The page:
From the trailers, "The Invasion" looked like it could be pretty damn cool. Covert alien invasion! People acting all spooky while those who haven't had their bodies snatched have to sneak around and try to stop them! Nicole Kidman's rack on prominent display! That is a recipe for good times.
A couple warning signs put a damper on my enthusiasm with a quickness, however.
Bad sign #1: the Wachowski brothers and buddy James McTeigue are brought in to re-cut the movie. I'll bow low to the perfection that is "The Matrix," and I don't hate their other films the way some people do, but they're hardly a pair of cinema wizards who can conjure awesome out of garbage. More likely, they're just going to add their own flaws to an already-troubled feature.
Bad sign #2: your horror movie falls prey to the dreaded "30-Minute Rule," wherein nothing cool happens for the first half hour, just a bunch of setup and character introductions that could be cut to five minutes by someone competent. Bad people or bad things may be hinted at, but if they have a plan, it's one that requires at least 30 minutes of doofing around before they kick it into gear.
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Strangely, "The Invasion" tries to have it both ways, putting its sinister plan out in broad daylight even as Nothing. Happens. For an eternity.
After an infected space shuttle crash-lands across America, the government orders people to steer clear, but when citizens start acting all kooky and robot-like, nobody seems to notice. Kidman starts to pick up on the fact something's not right, and we, the audience who already knows exactly what's going on because the movie's made it painfully obvious, are treated to the wonderfully thrilling experience of her blundering around without a clue while we fidget in our seats and try not to scream "Space-fungus is turning everyone into pod people!"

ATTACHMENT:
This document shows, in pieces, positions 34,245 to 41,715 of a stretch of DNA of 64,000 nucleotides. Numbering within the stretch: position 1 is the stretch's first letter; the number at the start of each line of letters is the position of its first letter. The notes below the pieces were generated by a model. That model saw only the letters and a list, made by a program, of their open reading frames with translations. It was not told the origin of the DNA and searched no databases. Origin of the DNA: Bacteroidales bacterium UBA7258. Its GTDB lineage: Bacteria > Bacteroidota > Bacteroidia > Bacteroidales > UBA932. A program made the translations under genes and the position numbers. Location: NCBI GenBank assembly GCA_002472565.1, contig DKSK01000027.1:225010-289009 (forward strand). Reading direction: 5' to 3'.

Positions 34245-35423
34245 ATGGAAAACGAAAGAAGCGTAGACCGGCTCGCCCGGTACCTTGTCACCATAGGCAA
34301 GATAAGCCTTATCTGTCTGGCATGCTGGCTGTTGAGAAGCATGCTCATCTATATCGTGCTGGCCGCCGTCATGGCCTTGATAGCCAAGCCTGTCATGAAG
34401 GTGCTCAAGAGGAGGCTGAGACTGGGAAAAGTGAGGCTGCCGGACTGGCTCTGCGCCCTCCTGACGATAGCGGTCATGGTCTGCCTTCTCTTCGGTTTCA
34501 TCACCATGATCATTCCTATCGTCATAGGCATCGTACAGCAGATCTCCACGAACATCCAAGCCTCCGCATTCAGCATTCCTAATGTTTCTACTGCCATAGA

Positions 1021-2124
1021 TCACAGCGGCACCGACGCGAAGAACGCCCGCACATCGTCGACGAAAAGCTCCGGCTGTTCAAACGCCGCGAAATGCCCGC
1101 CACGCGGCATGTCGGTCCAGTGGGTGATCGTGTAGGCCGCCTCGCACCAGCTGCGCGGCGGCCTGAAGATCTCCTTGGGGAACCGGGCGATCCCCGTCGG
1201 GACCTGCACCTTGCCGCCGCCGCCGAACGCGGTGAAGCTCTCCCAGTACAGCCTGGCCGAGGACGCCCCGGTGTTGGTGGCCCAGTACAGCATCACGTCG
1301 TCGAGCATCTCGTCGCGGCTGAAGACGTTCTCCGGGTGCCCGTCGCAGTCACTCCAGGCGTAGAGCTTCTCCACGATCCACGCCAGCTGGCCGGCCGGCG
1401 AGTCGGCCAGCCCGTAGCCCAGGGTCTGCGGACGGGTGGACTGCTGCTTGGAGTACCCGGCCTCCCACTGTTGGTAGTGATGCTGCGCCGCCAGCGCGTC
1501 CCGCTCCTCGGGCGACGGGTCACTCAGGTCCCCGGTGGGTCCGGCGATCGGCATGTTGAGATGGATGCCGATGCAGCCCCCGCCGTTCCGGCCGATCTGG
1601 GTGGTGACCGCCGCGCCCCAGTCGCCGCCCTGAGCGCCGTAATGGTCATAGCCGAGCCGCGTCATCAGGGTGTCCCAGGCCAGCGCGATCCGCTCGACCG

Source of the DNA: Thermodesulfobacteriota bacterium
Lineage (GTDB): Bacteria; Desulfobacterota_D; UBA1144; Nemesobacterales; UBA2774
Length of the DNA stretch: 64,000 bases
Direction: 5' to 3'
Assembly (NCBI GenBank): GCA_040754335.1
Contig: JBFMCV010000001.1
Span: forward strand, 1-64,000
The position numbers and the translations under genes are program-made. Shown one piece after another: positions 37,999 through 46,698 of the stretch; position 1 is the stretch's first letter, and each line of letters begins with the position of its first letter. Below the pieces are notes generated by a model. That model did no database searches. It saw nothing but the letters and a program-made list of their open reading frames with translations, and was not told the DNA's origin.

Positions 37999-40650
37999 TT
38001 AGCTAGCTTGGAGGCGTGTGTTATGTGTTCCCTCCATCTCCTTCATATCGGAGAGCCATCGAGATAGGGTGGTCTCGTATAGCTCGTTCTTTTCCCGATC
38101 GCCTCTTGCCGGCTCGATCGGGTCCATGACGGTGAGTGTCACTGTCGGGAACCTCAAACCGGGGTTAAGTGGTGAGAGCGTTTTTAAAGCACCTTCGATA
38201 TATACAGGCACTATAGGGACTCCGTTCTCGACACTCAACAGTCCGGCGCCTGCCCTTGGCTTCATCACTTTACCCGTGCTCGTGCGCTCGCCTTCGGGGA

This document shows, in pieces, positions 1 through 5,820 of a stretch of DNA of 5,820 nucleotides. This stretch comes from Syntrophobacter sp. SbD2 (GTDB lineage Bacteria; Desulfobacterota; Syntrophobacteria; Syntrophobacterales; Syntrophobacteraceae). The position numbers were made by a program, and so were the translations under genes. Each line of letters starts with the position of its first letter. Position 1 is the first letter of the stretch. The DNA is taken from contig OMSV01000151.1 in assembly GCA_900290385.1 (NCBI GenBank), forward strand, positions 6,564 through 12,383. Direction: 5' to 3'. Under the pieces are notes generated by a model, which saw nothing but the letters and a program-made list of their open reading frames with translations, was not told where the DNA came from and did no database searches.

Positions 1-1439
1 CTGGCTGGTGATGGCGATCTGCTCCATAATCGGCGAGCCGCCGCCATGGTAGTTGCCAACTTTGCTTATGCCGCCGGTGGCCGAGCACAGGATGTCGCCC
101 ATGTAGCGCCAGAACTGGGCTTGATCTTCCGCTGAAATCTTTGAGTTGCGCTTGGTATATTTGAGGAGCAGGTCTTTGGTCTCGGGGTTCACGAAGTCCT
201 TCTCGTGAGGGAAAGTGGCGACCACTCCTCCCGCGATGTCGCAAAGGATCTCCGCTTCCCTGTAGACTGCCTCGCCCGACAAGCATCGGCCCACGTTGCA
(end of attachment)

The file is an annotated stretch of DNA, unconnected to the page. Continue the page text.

Finally, Kidman puts it all together in a baffling Google-search and flashback montage that suggests her revelation should somehow come as a surprise. And quite possibly it will surprise the half of the audience that's fallen asleep through all the scenes that've been telegraphing what's going on from the very start, along with a few billion other minutes spent with her heart-stoppingly cute son and best friend Daniel Craig.
By the time the infected, emotionless people come after those who're still free, "The Invasion's" long since lost any tension its premise should have delivered.
Is that the Wachowskis' fault? The screenwriter's? Director Oliver Hirschbiegel's? This is his first American film, but his German works are pretty highly rated.
Really, it's the fault of whoever thought the movie-going public would be too stupid to remember the parts they saw 20 minutes ago, requiring all those flashbacks, and that we wouldn't know what the characters are feeling unless they say exactly what their emotional state is, or the voiceovers at the beginning and ending that also explain exactly what's going on, as if our brains are powered by hamster-wheels and are incapable of understanding anything unless it's crammed into every available orifice.
"The Invasion's" never really outright terrible--the lines aren't cheesy enough to laugh at, the acting's fine, and there's even a couple thematic moments that could be unsettling if they weren't so ham-fisted--it just seems to have been made for a different species. I don't know who, since they'd need to lack all concept of suspense or ability to predict what comes next to enjoy anything here, but if space spores ever rain down from the skies and turn all our brains to mush, at least we'll have one movie to keep us entertained.